Tuesday, July 22, 2008

Good neighbors

I've been busted.
The private golf course which I was using as a shortcut during my morning runs with my dog last week posted a No Trespassing sign intended for me. There is only one sign posted on the entire course at exactly the place where I routinely enter, and it says "No Trespassing. No Dogs. No Joggers."
It is so specific to me that they may as well have just posted a picture of me and my dog with a line through it.

No Nancy. No Sydney: I believe that's the point the sign is trying to make.

For about 10 years, I have been a regular jogger in the rural neighborhood where I live. Three times a week or so, I run on the roads which loop about three and a half miles to and from my house on a route that circles the perimeter of the golf course.

This summer, since I acquired a running "buddy," our 9-month-old Australia shepherd-spaniel mix, Sydney, I have been shortcutting along the back edge of the golf course for safety reasons. The shortcut avoids the one section of my road that has some traffic.
I have tried to be respectful of the course, taking care that Sydney doesn't leave any deposits behind and avoiding stepping onto the grounds if I saw golfers in carts. But, I admit the past few weeks I have encountered along with the grounds crew some early golfers trying to beat the heat with a 7 a.m. game. Apparently, they didn't want to share space with a woman and her dog, no matter how careful I tried to be.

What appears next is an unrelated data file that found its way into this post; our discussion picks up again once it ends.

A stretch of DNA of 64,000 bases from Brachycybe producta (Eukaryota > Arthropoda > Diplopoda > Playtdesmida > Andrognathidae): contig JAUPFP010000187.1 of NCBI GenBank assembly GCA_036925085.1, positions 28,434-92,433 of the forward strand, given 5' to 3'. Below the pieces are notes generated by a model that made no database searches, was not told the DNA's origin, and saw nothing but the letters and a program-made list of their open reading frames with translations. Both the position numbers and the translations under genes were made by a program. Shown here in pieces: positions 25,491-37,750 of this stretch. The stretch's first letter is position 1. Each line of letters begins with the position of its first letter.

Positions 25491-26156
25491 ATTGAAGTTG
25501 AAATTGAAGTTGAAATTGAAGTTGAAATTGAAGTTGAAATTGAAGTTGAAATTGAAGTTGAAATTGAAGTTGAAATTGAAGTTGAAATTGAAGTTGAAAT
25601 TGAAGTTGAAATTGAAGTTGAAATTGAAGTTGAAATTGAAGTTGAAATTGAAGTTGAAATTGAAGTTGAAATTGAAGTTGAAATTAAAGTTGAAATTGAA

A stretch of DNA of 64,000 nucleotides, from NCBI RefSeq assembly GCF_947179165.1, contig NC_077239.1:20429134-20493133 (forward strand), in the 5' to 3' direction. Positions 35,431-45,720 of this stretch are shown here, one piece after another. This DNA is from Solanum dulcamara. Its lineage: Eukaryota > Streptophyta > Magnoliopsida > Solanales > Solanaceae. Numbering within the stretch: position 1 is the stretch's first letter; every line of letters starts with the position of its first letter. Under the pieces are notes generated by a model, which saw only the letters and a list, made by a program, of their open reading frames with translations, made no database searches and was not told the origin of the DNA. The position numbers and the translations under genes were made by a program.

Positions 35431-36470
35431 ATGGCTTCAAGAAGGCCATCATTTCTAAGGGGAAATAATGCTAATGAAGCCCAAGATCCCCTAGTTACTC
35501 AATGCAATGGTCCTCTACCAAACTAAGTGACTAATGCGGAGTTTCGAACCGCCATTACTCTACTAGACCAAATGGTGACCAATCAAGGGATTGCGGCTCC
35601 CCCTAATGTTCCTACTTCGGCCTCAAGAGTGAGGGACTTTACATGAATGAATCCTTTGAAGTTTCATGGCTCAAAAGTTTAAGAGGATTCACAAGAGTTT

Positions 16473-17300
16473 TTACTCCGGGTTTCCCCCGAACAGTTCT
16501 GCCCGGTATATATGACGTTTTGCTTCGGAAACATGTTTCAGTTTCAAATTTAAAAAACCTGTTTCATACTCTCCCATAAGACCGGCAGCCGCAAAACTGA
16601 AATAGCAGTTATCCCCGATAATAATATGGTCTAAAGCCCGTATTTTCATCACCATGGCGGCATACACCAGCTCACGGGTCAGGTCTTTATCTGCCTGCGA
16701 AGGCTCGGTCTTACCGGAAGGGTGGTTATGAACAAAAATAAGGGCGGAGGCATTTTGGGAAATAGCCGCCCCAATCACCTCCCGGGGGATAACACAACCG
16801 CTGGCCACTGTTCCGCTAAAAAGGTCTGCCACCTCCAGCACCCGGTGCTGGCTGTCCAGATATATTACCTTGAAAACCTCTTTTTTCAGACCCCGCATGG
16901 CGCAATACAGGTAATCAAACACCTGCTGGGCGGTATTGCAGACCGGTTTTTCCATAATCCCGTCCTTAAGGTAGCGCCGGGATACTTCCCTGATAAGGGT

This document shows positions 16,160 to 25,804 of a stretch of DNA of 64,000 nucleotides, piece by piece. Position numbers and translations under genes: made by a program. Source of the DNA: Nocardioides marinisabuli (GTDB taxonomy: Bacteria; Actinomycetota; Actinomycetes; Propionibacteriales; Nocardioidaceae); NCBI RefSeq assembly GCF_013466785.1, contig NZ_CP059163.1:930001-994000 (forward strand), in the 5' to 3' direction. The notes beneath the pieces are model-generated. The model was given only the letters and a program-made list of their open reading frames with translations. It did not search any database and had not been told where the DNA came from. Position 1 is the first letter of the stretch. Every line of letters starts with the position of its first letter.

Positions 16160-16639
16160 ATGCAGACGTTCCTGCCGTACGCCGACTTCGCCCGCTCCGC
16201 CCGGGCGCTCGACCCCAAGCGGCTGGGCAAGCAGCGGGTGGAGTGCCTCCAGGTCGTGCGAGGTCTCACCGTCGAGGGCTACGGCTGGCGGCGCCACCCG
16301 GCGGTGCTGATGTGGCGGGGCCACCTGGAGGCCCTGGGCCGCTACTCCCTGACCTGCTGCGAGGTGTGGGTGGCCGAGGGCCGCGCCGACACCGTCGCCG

I don't mind taking the long way around, and I understand the course is private property and I should have stayed off altogether. But the sign is really unnecessary. A word or two from anyone working there asking me to stick to the road would have been sufficient. Now, a bold "No ... No ... No" blots the otherwise exquisitely groomed and scenic grounds of the course. There is really no need for it.

Which brings me to SoundOff.
This popular newspaper forum has become a place for people to complain about their neighbor instead of just going next door and saying what's bothering them.
Barking dogs, loud music, parked cars -- even the color of paint on someone's fence -- are noted to us, the newspaper, and to our readers, but never to the person who could actually do something about it.
Have we become so afraid to talk to people, to approach them with a simple request or to engage in polite conversation that we have to resort to anonymous phone messages to newspapers and signs on sticks to make a point?
A few years ago, a neighbor had an issue with our family and the property line of our home. At the time, we hired an attorney to help us understand our legal rights and resolve the dispute. We met with him; he researched the issue, and offered us his best legal advice: "Go next door and talk to them," he said. "I've found over the years that nothing works better."